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A particular kind of mass spectrometer is shown above. Carbon from the sample is ionized in the ion source at the left.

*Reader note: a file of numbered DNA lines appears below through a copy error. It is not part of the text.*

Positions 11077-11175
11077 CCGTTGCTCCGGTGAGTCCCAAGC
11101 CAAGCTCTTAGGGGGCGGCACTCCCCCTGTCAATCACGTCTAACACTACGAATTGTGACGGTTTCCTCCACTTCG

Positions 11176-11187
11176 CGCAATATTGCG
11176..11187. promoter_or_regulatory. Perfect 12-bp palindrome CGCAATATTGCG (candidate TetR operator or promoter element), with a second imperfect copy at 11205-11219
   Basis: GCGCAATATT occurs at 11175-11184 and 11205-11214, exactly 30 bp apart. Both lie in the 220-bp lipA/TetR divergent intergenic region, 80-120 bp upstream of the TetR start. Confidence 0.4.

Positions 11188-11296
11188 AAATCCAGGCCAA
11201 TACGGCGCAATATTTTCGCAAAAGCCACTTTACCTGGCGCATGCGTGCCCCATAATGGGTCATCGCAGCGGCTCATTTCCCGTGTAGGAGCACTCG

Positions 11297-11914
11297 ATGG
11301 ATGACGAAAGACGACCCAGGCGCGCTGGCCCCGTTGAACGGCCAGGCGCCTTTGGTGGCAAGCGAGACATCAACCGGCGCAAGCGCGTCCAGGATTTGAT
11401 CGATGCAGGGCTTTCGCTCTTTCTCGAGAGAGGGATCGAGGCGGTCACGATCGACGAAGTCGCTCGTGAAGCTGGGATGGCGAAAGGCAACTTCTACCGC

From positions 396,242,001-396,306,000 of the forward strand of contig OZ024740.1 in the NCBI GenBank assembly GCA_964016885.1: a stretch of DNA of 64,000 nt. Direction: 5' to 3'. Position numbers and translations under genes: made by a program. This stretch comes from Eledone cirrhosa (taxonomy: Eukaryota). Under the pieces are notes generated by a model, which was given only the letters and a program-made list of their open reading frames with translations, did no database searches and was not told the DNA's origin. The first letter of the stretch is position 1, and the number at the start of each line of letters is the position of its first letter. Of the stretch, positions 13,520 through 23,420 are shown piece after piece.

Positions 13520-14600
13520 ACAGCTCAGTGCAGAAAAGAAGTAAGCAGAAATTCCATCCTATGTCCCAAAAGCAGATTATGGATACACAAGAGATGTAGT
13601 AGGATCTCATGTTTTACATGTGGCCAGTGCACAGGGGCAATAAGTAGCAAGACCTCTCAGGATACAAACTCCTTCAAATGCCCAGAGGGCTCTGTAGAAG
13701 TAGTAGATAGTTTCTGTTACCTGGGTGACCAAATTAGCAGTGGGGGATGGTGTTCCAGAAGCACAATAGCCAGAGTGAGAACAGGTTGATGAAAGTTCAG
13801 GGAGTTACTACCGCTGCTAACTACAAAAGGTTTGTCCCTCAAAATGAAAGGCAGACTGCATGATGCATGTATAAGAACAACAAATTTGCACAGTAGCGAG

A particular kind of mass spectrometer is shown above. Carbon from the sample is ionized in the ion source at the left. The resulting singly ionized 12C+ and14C+ ions have negligibly small initial velocities (and can be considered to be at rest). They are accelerated through the potential difference ΔV1.They then enter a region where the magnetic field has a fixed magnitude B = 0.2 tesla. The ions pass through electric deflection plates that are 1 cm apart and have a potential difference ΔV2 that is adjusted so that the electric deflection and the magnetic deflection cancel each other for a particular isotope: one isotope goes straight through, and the other isotope is deflected and misses the entrance to the next section of he spectrometer. The distance from the entrance to the fixed ion detector is a distance of 20 cm.The are controls that let you vary the accelerating potential ΔV1 and the deflection potential ΔV2 in order that only12C+ or 14C+ ions go all the way through the system and reach the detector. You count each kind of ion for fixed times and thus determine the relative abundances. The various deflections insure that you count only the desired type of ion for a particular setting of the two voltages.(a) Determine which acceleration plate is positive (left or right) , which deflection plate is positive (upper of lower), and the direction of the magnetic field.(b) Determine the appropriate numerical values ofΔV1 and ΔV2 for 12C.Carry out your intermediate calculations algebraically, so that you can use the algebraic result in the next part.(c) Determine the appropriate numerical values ofΔV1 and ΔV2 for 14C.